First off, we do not get heart attacks because we do not have enough aspirin in our blood stream. We get heart attacks because we lack proper nutrition and proper lifestyles thus causing us to be hypercoagulable not to mention the inflammations in our blood streams adding to this condition.
The aspirin studies were done using “buffered” aspirin. When plain aspirin was used, the results were not the same; plain aspirin alone was almost as worthless as shoe polish in preventing heart attacks. One of the main ingredients in buffered aspirin is magnesium (sometimes calcium). We get heart attacks because we do not have enough magnesium in our blood stream. Magnesium dilates blood vessels, aids potassium absorption, acts as a natural blood thinner, and keeps your blood cells from clumping together causing thrombosis (clotting).
Autopsies of people who have died from heart attacks show that their bodies are lacking in magnesium, not aspirin.
Editor’s Note: Were I asked if I could recommend only one supplement for cardiovascular wellness, what would it be? my answer would be magnesium. Click the link to see the exact brand (the store from which I get it) I use.
Daily aspirin use is dangerous. Their own studies proved the dangers of aspirin use. Strokes due to hemorrhaging (hemorrhagic strokes) were up significantly in all studies.
Randomized clinical trials testing aspirin in 5011 elderly people, 58% of whom were women, mean age 72 years, followed for a mean of 4.2 years, showed that use of aspirin caused a 4-fold increase in hemorrhagic stroke (P=0.003) and a 1.6- to 1.8-fold increase in ischemic stroke. [R. A. Kronmal et al., Stroke 29, 887-894 (1998)]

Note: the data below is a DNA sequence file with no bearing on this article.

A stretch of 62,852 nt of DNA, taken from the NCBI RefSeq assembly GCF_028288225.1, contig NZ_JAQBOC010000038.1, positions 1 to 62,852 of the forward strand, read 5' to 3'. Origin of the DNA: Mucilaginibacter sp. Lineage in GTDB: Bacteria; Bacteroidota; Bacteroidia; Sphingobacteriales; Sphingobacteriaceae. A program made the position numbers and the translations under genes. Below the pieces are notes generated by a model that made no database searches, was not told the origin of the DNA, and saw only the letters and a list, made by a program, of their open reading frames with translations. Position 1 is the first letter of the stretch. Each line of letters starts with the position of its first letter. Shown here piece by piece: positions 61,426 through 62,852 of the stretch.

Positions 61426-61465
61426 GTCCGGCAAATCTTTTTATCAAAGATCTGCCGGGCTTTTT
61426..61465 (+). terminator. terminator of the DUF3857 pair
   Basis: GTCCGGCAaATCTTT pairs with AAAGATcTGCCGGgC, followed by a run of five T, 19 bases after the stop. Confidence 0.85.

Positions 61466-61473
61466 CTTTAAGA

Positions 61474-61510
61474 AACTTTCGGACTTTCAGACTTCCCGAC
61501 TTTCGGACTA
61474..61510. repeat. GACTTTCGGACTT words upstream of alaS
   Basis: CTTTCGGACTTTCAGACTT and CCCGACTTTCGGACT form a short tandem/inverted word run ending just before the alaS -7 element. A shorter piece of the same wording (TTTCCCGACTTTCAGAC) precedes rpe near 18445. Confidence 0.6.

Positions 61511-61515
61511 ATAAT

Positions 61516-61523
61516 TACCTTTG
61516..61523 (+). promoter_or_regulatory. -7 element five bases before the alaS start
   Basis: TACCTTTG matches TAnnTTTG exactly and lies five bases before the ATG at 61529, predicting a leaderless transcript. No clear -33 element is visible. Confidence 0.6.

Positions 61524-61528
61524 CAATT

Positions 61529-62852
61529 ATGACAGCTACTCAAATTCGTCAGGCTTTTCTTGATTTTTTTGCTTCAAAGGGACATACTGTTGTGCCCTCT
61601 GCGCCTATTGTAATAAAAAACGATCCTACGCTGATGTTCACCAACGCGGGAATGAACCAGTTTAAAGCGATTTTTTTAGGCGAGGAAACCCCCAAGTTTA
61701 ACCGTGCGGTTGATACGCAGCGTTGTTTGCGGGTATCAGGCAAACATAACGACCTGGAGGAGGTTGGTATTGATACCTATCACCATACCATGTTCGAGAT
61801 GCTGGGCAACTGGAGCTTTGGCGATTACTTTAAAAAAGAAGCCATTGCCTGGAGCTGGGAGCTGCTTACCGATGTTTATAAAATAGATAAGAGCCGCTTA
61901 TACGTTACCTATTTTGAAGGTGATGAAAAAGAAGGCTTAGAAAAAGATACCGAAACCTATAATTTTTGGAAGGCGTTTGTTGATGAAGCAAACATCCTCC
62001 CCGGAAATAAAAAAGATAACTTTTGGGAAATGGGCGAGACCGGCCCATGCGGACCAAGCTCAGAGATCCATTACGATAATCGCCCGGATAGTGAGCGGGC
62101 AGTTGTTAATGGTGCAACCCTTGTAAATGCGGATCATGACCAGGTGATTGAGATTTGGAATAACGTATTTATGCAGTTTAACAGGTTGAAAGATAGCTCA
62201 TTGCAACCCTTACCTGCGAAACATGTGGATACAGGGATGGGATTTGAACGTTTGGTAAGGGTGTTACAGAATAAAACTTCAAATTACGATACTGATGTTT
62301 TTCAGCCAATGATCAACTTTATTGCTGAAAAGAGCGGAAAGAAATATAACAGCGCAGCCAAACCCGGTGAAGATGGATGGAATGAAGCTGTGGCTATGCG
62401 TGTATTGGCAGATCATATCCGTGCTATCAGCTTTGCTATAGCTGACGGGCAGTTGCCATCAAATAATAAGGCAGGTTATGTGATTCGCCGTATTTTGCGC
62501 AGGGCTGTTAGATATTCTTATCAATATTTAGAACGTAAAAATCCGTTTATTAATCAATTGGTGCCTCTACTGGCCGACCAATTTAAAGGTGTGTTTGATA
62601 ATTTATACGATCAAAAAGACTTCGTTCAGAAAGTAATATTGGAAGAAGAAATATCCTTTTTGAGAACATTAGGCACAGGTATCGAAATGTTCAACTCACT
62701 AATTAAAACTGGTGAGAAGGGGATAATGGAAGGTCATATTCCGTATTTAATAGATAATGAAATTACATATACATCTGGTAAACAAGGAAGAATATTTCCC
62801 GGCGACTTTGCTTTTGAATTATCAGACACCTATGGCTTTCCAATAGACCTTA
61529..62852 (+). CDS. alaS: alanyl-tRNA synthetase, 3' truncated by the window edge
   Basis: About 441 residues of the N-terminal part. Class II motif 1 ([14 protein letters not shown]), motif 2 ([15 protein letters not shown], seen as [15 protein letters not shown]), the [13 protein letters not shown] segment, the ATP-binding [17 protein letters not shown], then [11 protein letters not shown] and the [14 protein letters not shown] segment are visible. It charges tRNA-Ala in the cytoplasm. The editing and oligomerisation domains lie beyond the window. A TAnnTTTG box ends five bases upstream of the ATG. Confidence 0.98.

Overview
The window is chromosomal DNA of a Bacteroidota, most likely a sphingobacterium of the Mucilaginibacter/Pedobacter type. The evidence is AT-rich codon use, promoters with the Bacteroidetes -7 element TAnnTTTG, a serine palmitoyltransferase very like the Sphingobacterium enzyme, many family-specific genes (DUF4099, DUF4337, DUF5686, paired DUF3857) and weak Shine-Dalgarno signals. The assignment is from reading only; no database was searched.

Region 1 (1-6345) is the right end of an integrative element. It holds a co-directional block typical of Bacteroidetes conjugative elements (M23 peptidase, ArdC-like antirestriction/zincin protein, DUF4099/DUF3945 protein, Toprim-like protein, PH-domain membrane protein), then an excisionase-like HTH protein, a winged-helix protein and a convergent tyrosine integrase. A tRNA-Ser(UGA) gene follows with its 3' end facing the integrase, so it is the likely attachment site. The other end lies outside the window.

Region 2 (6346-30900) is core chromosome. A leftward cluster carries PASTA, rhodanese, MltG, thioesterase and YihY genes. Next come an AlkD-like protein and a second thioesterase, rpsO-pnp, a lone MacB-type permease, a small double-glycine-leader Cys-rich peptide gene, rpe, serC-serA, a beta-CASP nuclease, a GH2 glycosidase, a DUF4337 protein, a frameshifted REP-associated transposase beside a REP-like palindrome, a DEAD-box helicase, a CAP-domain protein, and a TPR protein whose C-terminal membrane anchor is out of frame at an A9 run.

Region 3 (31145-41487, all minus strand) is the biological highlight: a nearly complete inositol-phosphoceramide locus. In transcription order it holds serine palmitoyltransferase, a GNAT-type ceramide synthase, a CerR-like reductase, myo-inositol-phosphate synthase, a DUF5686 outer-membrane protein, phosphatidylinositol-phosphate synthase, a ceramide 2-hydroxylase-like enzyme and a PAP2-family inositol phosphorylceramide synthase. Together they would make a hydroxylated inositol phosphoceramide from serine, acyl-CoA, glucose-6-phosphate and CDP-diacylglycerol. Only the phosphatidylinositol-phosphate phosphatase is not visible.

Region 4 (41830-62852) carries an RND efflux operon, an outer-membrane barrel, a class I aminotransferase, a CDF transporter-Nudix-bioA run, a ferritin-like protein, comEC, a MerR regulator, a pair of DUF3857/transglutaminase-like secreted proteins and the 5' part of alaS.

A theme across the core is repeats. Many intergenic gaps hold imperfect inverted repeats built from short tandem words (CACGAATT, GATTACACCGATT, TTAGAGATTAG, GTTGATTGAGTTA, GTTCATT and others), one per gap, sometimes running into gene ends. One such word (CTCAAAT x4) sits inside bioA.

All the studies showed increases in gastrointestinal disorders and allergic reactions. Using aspirin over a period of time can lead to internal bleeding, stomach ulcers, kidney dysfunction, and death.
From the Associated Press in 1999, death by analgesics (over the counter pain killers such as aspirin and NSAIDs (nonsteroidal anti-inflammatory drugs) is the 15th most common cause of death in America. The silent epidemic, the author called it.
And then there is Reye’s syndrome and allergic reactions to aspirin: 1,600 children die each year from allergic reactions to aspirin.
From the World Chiropractic Alliance (Feb 1999) we get:
Patients with blockage of arteries to the brain are three times more likely to have a stroke if they are taking aspirin; dyspepsia and gastrointestinal hemorrhage occur in 31% of those taking 300 mg of aspirin per day; even low doses of aspirin can increase the risk of brain hemorrhage; other side effects can include anemia, bleeding ulcers, confusion and dizziness and numerous other problems.
Is there any doubt that aspirin is a drug? It has its place in medicine, but not in long term use.
We have an updated article on Aspirin Therapy here: http://wellnessjourneys.org/2017/11/21/aspirin-therapy-revisited/